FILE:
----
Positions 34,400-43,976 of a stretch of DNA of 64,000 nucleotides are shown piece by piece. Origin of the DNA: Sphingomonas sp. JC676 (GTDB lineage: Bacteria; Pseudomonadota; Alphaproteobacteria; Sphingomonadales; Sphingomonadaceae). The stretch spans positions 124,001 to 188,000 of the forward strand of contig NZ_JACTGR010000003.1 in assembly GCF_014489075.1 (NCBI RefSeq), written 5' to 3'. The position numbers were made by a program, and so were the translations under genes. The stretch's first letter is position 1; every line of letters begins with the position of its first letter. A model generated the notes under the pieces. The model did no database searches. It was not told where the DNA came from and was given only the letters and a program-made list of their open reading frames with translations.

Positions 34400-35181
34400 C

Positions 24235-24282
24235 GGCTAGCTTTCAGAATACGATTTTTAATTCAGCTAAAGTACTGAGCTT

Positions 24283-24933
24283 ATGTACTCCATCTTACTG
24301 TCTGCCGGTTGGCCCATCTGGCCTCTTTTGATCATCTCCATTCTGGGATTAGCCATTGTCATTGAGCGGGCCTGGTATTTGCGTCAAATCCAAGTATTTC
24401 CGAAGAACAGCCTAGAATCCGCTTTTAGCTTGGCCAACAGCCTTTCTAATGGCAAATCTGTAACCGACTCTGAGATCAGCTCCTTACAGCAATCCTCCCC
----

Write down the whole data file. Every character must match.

Positions 34,400-43,976 of a stretch of DNA of 64,000 nucleotides are shown piece by piece. Origin of the DNA: Sphingomonas sp. JC676 (GTDB lineage: Bacteria; Pseudomonadota; Alphaproteobacteria; Sphingomonadales; Sphingomonadaceae). The stretch spans positions 124,001 to 188,000 of the forward strand of contig NZ_JACTGR010000003.1 in assembly GCF_014489075.1 (NCBI RefSeq), written 5' to 3'. The position numbers were made by a program, and so were the translations under genes. The stretch's first letter is position 1; every line of letters begins with the position of its first letter. A model generated the notes under the pieces. The model did no database searches. It was not told where the DNA came from and was given only the letters and a program-made list of their open reading frames with translations.

Positions 34400-35181
34400 C

Positions 24235-24282
24235 GGCTAGCTTTCAGAATACGATTTTTAATTCAGCTAAAGTACTGAGCTT

Positions 24283-24933
24283 ATGTACTCCATCTTACTG
24301 TCTGCCGGTTGGCCCATCTGGCCTCTTTTGATCATCTCCATTCTGGGATTAGCCATTGTCATTGAGCGGGCCTGGTATTTGCGTCAAATCCAAGTATTTC
24401 CGAAGAACAGCCTAGAATCCGCTTTTAGCTTGGCCAACAGCCTTTCTAATGGCAAATCTGTAACCGACTCTGAGATCAGCTCCTTACAGCAATCCTCCCC